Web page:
|Mt. Temple has plenty of history, from 500 BC onward. (GolfPublisher.com)|
MT. TEMPLE, Ireland - Michael Dolan looks out at the golf course he built and designed with his own hands, and in that humble-yet-proud Irish way, repeats his club's motto: "Built by God, polished by man."
Now, if this were a corporate motto, something dreamed up by overpaid consultants, you could either laugh at it, mock it or ignore it. But, Dolan has earned the right to such a lofty motto; before the course opened in 1991, his father farmed this rolling land on the plateau of Mt. Temple, and his father before him. This is land that has been worked by hand for generations, and torn by war and violence for eons before that.
It's the site of Greanan Castle, which was erected about 1400 A.D., back when it was the seat of the ancient Gaelic territory of Calraighe, ruled over by the McCauley clan. In all the wars and strife that followed, Greanan Castle suffered the most, because it was the seat of that power.
"All those wars and battle," Dolan says, looking over at the homey clubhouse he built, and which is constructed partly from the walls of the old castle. "And that little building is all that's left."
Well, not quite. There are the remains of the old Norman fort, for example, where they used to hide their cattle to keep them from being ravaged by wolves, back when wolves roamed the island. That was about 500 B.C. There are the ruins of an old abbey. The ridge just before the 18th green was the driveway to the castle. And more recently, there are ridges, little ripples, across some of the fairways, the remnants of potato fields; Dolan refuses to level them in honor of the million or so people who died in the great potato famine.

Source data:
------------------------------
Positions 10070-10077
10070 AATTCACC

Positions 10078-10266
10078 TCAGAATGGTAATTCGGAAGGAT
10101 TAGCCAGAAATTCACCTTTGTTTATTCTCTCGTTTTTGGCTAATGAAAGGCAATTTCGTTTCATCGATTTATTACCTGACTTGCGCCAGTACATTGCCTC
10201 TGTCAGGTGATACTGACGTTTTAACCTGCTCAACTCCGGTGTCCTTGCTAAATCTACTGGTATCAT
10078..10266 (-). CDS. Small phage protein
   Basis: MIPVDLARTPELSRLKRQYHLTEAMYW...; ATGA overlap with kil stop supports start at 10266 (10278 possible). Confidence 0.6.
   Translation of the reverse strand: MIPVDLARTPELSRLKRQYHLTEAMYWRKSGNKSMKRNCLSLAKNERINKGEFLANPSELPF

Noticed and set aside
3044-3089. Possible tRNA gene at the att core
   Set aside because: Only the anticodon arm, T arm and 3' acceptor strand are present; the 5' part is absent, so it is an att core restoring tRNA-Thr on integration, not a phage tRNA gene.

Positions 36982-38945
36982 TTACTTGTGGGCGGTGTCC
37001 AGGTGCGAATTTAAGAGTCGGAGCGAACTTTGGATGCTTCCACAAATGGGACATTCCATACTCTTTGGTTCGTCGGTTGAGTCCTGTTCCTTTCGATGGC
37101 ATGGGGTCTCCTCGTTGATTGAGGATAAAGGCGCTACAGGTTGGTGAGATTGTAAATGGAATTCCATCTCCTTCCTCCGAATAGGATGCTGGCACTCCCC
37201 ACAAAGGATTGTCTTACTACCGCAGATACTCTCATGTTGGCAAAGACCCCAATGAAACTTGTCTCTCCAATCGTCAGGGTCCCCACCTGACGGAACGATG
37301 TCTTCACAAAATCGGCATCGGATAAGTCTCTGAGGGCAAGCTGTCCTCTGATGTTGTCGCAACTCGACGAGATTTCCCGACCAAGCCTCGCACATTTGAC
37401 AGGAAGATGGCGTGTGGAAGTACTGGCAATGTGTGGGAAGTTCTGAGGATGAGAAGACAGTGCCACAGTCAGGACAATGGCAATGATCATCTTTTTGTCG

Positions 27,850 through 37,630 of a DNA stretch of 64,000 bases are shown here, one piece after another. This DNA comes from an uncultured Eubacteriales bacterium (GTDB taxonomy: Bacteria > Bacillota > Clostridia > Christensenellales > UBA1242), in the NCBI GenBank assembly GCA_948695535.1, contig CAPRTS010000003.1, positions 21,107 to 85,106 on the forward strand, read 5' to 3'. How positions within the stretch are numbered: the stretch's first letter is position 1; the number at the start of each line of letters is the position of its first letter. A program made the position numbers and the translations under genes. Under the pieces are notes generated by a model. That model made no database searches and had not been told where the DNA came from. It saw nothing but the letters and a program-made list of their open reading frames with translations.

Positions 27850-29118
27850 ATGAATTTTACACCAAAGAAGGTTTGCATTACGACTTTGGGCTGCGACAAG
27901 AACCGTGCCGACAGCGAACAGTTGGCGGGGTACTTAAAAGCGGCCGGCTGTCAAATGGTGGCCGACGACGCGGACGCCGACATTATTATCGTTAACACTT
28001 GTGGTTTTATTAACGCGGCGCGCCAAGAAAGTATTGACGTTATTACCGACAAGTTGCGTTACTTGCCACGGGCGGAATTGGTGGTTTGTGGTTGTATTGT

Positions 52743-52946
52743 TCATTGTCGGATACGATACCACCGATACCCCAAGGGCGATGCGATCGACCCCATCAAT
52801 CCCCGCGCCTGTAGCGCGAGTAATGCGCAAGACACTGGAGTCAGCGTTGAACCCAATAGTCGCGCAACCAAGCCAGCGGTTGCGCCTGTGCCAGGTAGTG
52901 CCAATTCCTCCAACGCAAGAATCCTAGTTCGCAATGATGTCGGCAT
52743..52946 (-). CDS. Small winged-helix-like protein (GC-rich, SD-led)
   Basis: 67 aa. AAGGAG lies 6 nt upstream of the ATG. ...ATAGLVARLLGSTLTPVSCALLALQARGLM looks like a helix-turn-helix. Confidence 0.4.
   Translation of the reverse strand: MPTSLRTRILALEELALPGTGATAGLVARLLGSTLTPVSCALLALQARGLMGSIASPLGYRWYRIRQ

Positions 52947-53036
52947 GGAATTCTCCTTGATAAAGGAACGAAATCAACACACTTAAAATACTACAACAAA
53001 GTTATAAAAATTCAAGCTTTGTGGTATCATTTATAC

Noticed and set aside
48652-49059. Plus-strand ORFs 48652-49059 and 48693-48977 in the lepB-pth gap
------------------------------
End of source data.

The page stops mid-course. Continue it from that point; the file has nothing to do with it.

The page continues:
So, yes, by all means: Built by God, polished by man.
Mt. Temple won't get the publicity of other, more well-known courses, like Ireland's famous links courses such as Ballybunion, or even its more recent additions like the K Club or PGA National. But it is a very Irish course right in the heart of Ireland; in fact, you can see from the course the 30-foot spiral that marks the dead center of the island.
That's not all you can see from the plateau. You can see Limerick on a clear day, and you can see for maybe a hundred miles in all directions from the right places. If you want to see Ireland, play Mt. Temple.
Dolan won't take credit for the design of this charming but tough little course, insisting it is the site, not the design that makes a golf course. He's right, of course, but there have been big-name architects who have fouled up great terrain. Dolan has done a clever job here.
It may not have the immaculate conditioning or fancy clubhouses of the big boys, but it can be a bear when the wind blows, which it often does so high up here. There are blind shots and long, tough par-3s. There are some long par-4s difficult to reach and the par-5s will also test your machismo. The course plays up and down on the mountain, on different levels, with fairways bending and twisting, and many of the greens are elevated, so that your ball will re-introduce itself to you if not well-struck.